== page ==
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Transparency Roundup

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Virginia’s decennial redistricting process is continuing to move forward. Plans to redistrict both the state House and Senate have passed the General Assembly and are waiting on Gov. McDonnell’s desk.

The single best place to follow the redistricting process is the Virginia Public Access Project’s redistricting portal. It includes links to all the proposed plans and status updates as they move through the legislature. It also features an updated source for just about all the news articles in the state focusing on the redistricting process.

The Muzzle Awards

The Thomas Jefferson Center for the Protection of Free Expression (not affiliated with the Thomas Jefferson Institute, which publishes Bacon’s Rebellion) announced their annual muzzle awards for public officials restricting free expression or freedom of the press.

Virginia officials took home two of the eight awards. The Virginia Department of Corrections was recognized for denying prisoners access to a legal self-help book and the Administration of Albermarle High School was recognized for destroying all the copies of the student newspaper over an editorial questioning the value of physical education. In 2010 the Virginia Department of Corrections also took home a Muzzle for denying an inmate a spoken word CD of Christian sermons.

The Sunshine Report

The Virginia Coalition for Open Government has published their monthly Sunshine Report (PDF). This edition includes a wrap up of Sunshine Week, information on upcoming FOIA seminars and other miscellaneous open government information.

Fairfax County Police Oversight

The Fairfax County Board of Supervisors is contemplating creating a panel of citizens to review alleged police misconduct. However, reports Michael Pope of WAMU, the Fairfax police chief says such a move is unnecessary because the police plan on putting video cameras in cruisers.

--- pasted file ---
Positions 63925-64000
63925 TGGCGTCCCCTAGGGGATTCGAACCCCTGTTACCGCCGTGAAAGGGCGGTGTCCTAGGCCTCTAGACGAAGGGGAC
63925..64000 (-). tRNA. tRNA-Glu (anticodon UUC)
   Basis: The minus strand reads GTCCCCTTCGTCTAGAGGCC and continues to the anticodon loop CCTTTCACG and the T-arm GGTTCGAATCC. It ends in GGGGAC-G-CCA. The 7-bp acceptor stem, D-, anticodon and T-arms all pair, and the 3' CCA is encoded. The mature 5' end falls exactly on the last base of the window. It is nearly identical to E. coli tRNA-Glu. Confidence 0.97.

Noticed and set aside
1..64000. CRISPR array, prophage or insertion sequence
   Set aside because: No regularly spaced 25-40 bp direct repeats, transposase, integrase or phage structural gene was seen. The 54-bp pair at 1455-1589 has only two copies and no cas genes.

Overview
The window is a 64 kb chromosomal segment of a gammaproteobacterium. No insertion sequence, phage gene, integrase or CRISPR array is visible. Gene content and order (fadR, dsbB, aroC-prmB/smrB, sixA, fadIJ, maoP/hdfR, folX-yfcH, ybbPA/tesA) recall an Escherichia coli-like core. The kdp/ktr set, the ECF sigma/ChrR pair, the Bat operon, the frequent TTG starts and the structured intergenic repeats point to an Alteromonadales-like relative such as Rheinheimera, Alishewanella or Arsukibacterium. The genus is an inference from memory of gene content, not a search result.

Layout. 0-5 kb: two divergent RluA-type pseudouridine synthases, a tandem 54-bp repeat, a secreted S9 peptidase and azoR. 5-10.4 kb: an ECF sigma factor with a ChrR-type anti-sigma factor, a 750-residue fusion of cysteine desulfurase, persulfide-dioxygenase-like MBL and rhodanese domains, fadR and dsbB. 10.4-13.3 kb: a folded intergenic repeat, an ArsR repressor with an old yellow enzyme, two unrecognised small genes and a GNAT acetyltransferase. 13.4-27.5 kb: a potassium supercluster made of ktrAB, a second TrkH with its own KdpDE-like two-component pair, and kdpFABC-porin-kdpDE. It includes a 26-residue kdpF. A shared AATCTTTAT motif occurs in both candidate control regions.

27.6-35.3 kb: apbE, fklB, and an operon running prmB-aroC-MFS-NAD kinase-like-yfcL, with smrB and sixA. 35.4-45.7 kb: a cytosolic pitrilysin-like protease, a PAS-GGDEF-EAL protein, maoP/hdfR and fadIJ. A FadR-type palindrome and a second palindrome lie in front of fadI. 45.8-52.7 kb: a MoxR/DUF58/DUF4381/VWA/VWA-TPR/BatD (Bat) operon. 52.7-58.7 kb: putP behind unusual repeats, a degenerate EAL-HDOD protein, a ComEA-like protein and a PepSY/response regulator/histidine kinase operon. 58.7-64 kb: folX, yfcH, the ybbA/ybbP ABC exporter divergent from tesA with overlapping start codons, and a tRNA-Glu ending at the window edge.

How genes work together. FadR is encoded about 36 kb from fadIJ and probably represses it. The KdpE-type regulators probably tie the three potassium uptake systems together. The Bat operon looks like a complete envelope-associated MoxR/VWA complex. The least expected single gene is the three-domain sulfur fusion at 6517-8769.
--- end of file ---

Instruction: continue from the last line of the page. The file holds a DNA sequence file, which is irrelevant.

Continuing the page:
Budget Cuts for Data Programs

The budget agreement to keep the federal government open for the rest of the year includes deep cuts to online tech transparency and open data efforts. According to The Sunlight Foundation

Details emerging last night on the FY 2011 budget agreement indicate that the electronic government fund will be cut to $8m from the $34 million appropriated in FY 2010, a reduction to 1/4 of its previous funding. As I explained previously, some projects facing defunding include the information repository, the government-spending reporting site, the recently-launched cloud computing initiative, citizen engagement tools, and online collaboration tools. Altogether, six project areas apparently will be affected by the cuts. By comparison, other programs in the “financial services and government sector,” which includes the e-gov fund,  were cut by a (comparatively slight) 10% from their FY2010 levels.

Meanwhile, TechPresident includes some more information on the cuts and a 12 minute video by the Open Knowledge Foundation that explains the value of open data.

The technology business blog TechCruch, however, has 5 important questions that should answer before a major effort is launched to save it’s funding, which treats the government run website like any tech startup would be treated.

The Rise  or Fall of Government Data as a Business

While the funding debate for open data programs heats up, two articles offer conflicting views on the market potential for government data.

On the one had, Sunlight Labs proclaims that the market for government data is heating up, citing Bloomberg Government.

I’ve written about this before, and generally argued that government data is a tough thing to create a business around because there’s no way to prevent competitors from undercutting you. But there’s money to be made in the undercutting. Mike Bloomberg thinks it’s worthwhile to bet $100 million on reselling government data. He’s made some pretty good business decisions in the past. A smart startup might want to take the hint.

On the other hand, Drew Conway takes a look at a database of startups and finds that the number of new companies focusing on government data has declined substantially since the late 1990s-mid 2000s period.

This result is in stark contrast to my assumptions coming into this analysis. Given the anecdotal evidence I mentioned, I assumed there would have been a steady rise over the past several years, rather than a decline. Perhaps someone who is more knowledgeable of the CrunchBase data can provide some insight as to why? Or, even better, someone in the government data space can provide alternative evidence.


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